A group of five members of the Whistler Fire Services auto extrication team headed to Puyallup, Washington for the 2009 Transportation Emergency Rescue Committee's International Challenge two weeks ago, taking on fire departments from as far away as the U.K. and Sweden.
The Whistler team came away with first place out of 14 teams in the unlimited category, where firefighters were allowed to use hydraulic tools like the jaws of life and other power tools to extricate victims from cars after accidents.
Team member Ken Roberts said the teams were given a challenging scenario, with a car on its side with the passenger in the bottom of the vehicle. The vehicle had a crushed roof, another car on top and a concrete barrier to block off the most obvious rescue point. As well the vehicle had a propane tank that firefighters had to work around, with just 20 minutes to perform the rescue.
"It was a pretty crazy setup, but you have to be ready for anything," he said. "A lot of times these contests involve (concrete posts), concrete barriers. They might throw in some electrical cables from downed lines, or a fire hydrant that's gushing water, or propane bottles. The goal is to make it as difficult as possible."
The team takes these competitions seriously, says Roberts, as they simulate actual scenarios that extrication crews might face in an emergency.
"Beyond winning a little trophy, the reason we do it is so we can improve our skills and our training," he said. "By going to these contests we get to talk to the top guys from the U.K., from Sweden, from all over the U.S. and Canada, and we talk about different techniques we've used to get people out safely and quickly.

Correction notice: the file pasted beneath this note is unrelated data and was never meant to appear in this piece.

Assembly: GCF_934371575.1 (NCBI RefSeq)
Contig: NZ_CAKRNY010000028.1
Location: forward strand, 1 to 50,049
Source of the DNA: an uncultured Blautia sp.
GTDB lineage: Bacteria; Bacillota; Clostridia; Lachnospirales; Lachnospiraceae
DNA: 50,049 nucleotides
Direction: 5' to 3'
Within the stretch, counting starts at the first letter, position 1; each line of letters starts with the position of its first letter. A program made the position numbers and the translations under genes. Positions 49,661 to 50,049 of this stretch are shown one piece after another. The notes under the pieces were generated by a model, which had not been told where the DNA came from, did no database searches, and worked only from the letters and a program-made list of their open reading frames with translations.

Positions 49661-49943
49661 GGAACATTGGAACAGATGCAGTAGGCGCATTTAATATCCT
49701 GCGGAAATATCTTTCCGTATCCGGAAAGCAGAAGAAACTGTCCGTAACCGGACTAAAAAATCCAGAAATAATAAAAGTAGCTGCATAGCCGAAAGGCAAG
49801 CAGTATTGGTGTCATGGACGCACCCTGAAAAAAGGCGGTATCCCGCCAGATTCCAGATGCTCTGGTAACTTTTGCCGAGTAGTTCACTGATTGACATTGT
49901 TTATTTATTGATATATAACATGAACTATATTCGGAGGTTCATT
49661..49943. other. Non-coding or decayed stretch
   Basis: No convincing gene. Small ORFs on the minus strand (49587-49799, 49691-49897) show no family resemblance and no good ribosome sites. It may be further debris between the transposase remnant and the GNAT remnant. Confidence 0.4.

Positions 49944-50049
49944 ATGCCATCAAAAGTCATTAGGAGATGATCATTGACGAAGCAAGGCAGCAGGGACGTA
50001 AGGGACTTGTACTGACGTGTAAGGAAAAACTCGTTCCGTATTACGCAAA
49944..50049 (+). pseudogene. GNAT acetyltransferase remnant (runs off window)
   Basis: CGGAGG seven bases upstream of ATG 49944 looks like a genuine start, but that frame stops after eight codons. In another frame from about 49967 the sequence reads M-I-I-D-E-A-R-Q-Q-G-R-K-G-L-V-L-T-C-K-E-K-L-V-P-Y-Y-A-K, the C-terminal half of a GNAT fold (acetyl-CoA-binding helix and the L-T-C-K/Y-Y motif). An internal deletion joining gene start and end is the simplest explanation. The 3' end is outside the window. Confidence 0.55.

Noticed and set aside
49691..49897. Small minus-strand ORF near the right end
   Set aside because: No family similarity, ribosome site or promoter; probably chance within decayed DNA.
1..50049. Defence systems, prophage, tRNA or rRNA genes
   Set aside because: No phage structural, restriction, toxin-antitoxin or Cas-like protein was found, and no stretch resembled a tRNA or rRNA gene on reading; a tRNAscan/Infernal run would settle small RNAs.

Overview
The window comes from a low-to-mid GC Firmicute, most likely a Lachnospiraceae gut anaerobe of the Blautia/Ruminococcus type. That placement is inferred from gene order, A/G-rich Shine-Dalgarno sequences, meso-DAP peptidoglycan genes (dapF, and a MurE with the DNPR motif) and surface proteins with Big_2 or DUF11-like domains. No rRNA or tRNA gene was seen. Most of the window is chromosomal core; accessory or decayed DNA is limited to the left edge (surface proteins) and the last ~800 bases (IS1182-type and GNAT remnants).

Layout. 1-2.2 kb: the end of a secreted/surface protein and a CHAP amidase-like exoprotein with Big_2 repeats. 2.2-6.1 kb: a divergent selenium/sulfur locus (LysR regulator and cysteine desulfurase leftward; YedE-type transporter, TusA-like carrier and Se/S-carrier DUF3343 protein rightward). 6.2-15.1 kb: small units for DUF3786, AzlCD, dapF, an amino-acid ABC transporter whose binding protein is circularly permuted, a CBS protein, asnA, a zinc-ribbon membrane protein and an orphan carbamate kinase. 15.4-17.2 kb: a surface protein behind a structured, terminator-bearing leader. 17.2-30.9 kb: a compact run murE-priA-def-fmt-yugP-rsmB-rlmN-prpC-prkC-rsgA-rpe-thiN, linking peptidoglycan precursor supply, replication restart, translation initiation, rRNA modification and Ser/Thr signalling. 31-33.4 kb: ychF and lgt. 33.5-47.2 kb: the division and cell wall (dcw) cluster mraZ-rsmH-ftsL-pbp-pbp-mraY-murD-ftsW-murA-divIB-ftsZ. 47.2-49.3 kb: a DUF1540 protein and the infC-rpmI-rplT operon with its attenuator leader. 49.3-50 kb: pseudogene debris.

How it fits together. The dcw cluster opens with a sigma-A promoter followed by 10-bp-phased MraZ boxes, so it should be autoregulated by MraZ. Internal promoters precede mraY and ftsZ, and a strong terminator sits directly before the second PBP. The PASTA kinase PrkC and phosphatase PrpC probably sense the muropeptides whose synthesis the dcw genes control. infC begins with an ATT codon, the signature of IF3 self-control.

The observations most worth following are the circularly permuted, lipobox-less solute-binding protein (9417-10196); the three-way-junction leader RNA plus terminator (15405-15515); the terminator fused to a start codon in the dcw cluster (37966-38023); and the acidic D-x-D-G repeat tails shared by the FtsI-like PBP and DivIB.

"There's also a symposium that's part of the competition where they have guest speakers that will talk about new car technology, or something like hybrid vehicles - how do you deal with hybrids and their battery packs in an extrication? We just want to stay on top."
Whistler has had an auto extrication team before, but it disbanded for almost six years until firefighters brought it back in 2007. They practice on damaged or abandoned vehicles and are looking for sponsors to help with the cost of towing vehicles.
The team that went to Washington included Roberts, rescue commander Pat Shuen, David Lunghammer, Luke Powell and Star Quinn.
Up to eight members of Whistler Fire Rescue are part of the team, with five or six members heading to two or three contests a year. They usually compete in regional or national competitions with solid results, but the TERC Challenge was their first international contest.
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